Correction to This Article
This article about the condominium market misstated the number of Washington area condo complexes approved for Federal Housing Administration-insured mortgages. The article said that 342 are approved in the District and 501 each in Maryland and Virginia. The correct numbers are 335 in the District, 1,207 throughout Maryland and 1,844 throughout Virginia. D.C. area numbers for Maryland and Virginia are not available.

Financing rules complicate search for dream condo

By Sandy Fleishman
Special to The Washington Post
Saturday, June 26, 2010

If you've been looking to buy a condo in the Washington area, you know there are deals to be had. But look carefully before you leap, say real estate agents and some buyers. A multitude of rules could block your way.

Prices in many areas -- not counting hot Metro-centric neighborhoods such as Rosslyn-Ballston and Dupont Circle and Logan -- are expected to stay flat this year, a condition that favors buyers. But borrowers need to have stronger credit and less debt than in the go-go years, even though interest rates are near record lows. And some people are finding that although they may qualify for financing, the building they have fallen in love with does not.

The Federal Housing Administration tightened loan guidelines in the past two years on borrowers and on buildings. Fannie and Freddie, have similar "condo review" rules for loans they will buy.

"Getting financing is the biggest problem with the condo market right now," said Fred Bowers, vice president of Intercoastal Mortgage Co. in Fairfax. "The big 'trip' factor has to do with the owner-occupancy concentration" in the building, or limits on how many owners must live there rather than rent out.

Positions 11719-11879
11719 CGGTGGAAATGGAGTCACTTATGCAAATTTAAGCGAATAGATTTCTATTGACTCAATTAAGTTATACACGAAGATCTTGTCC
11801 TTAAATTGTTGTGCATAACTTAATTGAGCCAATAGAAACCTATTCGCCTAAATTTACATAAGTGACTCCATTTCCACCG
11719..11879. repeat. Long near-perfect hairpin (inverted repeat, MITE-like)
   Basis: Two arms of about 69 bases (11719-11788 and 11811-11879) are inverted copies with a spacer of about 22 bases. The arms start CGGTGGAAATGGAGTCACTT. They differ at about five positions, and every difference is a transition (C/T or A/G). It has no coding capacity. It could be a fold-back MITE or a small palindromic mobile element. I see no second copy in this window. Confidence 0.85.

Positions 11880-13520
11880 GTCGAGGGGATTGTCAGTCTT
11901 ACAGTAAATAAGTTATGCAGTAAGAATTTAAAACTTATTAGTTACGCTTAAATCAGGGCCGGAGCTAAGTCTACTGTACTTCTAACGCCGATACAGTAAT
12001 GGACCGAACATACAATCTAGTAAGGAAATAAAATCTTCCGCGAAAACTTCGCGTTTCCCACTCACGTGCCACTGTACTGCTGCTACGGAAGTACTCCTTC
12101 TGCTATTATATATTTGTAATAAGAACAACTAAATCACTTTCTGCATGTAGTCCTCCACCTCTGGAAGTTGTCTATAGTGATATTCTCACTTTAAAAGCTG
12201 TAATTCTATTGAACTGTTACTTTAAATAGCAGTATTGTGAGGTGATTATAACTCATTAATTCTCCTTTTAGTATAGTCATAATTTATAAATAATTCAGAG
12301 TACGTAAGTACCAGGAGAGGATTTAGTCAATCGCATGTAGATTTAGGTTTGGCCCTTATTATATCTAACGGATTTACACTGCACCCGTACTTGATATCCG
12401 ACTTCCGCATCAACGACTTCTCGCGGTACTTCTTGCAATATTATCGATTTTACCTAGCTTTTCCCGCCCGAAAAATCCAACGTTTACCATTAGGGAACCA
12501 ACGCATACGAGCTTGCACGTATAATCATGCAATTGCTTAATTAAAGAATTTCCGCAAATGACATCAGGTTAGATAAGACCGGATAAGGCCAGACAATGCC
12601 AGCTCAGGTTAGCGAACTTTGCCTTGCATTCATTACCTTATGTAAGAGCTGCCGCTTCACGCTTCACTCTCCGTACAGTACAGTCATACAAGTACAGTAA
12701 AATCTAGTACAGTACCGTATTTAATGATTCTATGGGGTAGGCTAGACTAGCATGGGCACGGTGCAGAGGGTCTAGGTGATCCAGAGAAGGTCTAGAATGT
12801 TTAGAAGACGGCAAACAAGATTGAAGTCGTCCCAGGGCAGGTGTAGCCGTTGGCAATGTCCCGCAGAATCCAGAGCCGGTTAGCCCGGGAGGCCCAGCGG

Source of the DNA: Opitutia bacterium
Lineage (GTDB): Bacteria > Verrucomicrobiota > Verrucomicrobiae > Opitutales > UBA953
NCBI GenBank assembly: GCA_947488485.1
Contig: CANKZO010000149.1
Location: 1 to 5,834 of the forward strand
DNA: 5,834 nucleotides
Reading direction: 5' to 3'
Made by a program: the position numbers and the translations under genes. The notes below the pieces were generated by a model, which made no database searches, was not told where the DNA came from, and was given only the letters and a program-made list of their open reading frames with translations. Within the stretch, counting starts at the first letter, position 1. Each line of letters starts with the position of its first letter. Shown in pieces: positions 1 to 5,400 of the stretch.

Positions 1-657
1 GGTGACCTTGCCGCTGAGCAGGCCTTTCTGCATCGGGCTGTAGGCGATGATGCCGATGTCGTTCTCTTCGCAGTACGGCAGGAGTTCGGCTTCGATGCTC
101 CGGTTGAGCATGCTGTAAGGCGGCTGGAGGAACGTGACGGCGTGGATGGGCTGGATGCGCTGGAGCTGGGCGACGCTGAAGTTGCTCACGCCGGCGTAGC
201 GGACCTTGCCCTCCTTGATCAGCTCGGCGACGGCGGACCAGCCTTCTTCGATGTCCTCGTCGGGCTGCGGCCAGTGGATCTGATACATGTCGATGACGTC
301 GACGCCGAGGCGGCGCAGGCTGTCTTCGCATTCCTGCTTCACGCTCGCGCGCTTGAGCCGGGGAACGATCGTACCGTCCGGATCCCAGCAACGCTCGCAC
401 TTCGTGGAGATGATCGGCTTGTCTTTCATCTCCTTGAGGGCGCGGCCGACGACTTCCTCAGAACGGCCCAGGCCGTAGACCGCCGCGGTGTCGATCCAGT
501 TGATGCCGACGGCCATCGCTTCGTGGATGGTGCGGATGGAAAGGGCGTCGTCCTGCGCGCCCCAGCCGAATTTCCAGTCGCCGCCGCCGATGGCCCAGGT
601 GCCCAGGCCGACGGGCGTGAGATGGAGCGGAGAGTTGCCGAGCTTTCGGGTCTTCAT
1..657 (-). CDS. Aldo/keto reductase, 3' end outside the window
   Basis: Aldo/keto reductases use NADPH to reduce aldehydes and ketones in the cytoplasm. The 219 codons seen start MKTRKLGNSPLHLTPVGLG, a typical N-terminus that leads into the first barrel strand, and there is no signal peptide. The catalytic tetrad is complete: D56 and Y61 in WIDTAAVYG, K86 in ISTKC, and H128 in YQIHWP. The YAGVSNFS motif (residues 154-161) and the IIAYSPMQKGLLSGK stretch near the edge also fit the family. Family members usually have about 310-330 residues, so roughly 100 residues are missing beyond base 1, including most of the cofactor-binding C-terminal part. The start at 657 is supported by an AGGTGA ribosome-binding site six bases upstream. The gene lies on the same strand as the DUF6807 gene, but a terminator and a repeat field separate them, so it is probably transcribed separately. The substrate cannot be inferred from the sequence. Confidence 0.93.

For new buildings, a big hurdle is how many units have to be pre-sold. The panoply of restrictions makes for confusion and delay, agents say. A key escape hatch for potential FHA borrowers closed in February when the agency eliminated "spot approvals" for individual units within unapproved buildings. Now loans won't be made to a buyer unless the whole building is approved.

Delta Associates, a research firm in Alexandria, estimates the metropolitan area, the fifth-largest condo market nationally, has 2,000 such buildings, with 220,300 units. As of early June, 342 of those properties were approved in the District and 501 each in Maryland and Virginia.

Government contractor Blair Goodrich, 32, stumbled over financing in March on a two-bedroom condo near Old Town Alexandria. She liked the price. "It was in the $250,000 to $300,000 range, where there usually isn't that much available," she said. She qualified for a private loan, with 10 percent down, when she signed the contract in April. But she couldn't get mortgage insurance because insurers said Fannie/Freddie guidelines allowed no more than 30 percent of the units to be leased. "My building had 35 percent," she said. (Freddie officials said that there has been confusion about the rules and that there is no such limit in established buildings if the buyer plans to live there.) "The problem was not with me, it was with the property," Goodrich said.

Goodrich then turned to the FHA, but the building wasn't on FHA's approved list.

Two months later, after Goodrich sublet her apartment and lived with a friend, the building was approved. If her lender hadn't submitted the extra paperwork, she wouldn't have gotten a loan until someone else succeeded, said her agent, Katie Wethman of Keller Williams Realty in McLean.

With more people turning to FHA for its 3.5 percent down payment, tighter rules are problematic, particularly for first-time buyers, said Tom Murphy, a Long & Foster agent in Foggy Bottom. FHA requires that half the units in established buildings be owner-occupied.

"It's very, very difficult now getting a mortgage in the older buildings" in the District, Murphy said. "A lot of investors who were flippers in the old market got caught when prices were down and had to either give up their deposit or go to settlement and rent them out."

Now investors can't sell through FHA until other investors get rid of their units. Owners who live in the building can't sell through FHA until the investors sell. "It's very circular," mortgage lender Bowers said.

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